Immanuel Kant is a boss. Like, the boss of bosses.
As far as philosophers go, he’s like the RZA of this here ethics game. He’s the one that really summed it up nicely, and gave everyone the central cornerstone of modern ethics: The Categorical Imperative!
Put simply: Act so that the maxim of your actions should be made universal and necessary.
Ok, put even simpler: In whatever you do, act in such a way that you’re advocating that all people, everywhere, should always act in the same way, in that same situation.
So, if you shoplift, you’re saying by your actions that it’s in the best interest of all people everywhere to do the same. If you disagree, and think all people shouldn’t shoplift, neither should you – so don’t do it. Duh.
If you hold the door for people walking 10 steps behind you and let them in first, you’re saying everyone else should do the same. Also a good idea.
Or, philosophized? Whatever.
Kant’s other central points were:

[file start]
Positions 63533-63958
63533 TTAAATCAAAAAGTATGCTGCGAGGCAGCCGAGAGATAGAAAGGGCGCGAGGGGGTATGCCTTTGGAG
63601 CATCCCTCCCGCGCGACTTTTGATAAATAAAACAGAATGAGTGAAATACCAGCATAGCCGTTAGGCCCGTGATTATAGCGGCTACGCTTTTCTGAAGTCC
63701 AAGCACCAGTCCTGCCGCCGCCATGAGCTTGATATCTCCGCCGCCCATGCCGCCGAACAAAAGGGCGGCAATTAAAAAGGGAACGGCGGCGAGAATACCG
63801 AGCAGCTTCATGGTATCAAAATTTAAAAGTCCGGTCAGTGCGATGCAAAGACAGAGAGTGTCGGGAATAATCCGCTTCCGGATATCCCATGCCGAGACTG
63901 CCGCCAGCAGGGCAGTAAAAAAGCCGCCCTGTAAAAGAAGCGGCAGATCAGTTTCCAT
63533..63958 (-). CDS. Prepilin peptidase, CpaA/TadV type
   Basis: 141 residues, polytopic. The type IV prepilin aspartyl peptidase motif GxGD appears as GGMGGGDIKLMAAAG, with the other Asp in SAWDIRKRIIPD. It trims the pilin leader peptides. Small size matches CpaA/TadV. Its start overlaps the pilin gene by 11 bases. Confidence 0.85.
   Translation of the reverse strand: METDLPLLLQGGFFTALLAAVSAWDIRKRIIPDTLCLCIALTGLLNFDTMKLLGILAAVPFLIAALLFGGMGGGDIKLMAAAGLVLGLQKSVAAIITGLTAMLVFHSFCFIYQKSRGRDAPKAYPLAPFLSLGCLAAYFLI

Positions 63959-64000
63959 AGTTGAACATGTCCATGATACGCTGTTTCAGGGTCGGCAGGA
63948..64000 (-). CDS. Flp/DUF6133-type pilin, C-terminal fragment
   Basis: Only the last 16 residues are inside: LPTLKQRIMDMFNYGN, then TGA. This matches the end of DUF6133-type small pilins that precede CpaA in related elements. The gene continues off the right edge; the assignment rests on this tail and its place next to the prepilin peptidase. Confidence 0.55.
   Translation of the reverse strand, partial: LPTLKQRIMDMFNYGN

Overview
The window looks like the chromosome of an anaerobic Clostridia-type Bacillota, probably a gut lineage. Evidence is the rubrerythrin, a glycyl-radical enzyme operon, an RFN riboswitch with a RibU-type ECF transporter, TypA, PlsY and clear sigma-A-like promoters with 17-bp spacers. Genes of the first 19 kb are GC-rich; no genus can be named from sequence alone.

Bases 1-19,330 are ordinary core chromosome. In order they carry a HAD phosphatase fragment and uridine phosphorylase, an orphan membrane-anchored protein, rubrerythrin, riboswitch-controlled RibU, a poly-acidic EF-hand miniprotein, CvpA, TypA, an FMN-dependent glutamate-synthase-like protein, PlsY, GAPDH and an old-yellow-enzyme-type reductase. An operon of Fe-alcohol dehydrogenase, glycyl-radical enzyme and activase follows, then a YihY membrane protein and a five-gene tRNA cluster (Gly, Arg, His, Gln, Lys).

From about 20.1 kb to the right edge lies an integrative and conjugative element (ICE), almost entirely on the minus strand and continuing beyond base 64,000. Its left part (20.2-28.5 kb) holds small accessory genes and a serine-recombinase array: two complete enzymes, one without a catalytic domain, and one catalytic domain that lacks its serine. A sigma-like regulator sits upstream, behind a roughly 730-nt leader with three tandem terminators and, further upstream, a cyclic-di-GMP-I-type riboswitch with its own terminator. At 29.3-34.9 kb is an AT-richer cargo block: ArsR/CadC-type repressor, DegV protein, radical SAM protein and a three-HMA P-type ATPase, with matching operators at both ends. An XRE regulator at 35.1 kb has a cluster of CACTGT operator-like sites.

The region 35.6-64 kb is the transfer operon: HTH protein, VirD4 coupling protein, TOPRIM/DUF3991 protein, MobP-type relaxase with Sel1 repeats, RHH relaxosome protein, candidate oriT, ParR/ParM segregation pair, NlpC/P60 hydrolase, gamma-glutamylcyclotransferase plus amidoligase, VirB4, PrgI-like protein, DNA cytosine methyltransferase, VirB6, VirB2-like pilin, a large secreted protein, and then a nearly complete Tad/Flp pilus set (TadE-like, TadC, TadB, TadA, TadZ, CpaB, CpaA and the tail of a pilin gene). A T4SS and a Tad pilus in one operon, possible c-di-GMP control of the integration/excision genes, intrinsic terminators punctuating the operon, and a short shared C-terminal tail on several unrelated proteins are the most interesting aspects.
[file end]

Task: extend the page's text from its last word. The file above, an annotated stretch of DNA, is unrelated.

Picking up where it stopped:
- People are an ends in and of themselves, not a means to an end – so treat them that way. Don’t intentionally harm them.
- A good act is a good thing in and of itself, regardless of the outcome. Even if you failed, a good act is its own reward.
Taken altogether, if practiced, you have the lion’s share of what it takes to be a good leader – or at least not a giant-garbage-person.
My take away?
- Love people. At the very least, respect their humanity. Every one of them. Treat them decently, even if you don’t like them.
- Do a good thing because it’s a good thing to do. That means being honest, keeping promises, give your best effort, learn from mistakes. Even if you fail, you did the right thing and that’s all it needs to be. Success received for doing the wrong thing isn’t any success at all.
- Be a model for what you think is right – make sure you agree with what your actions say you believe in.
I wish I had another Kant pun to throw in here to close this thing out with, but I Kant think of one.
Waitaminute… I see what I did there. I just Kant get enough of these puns.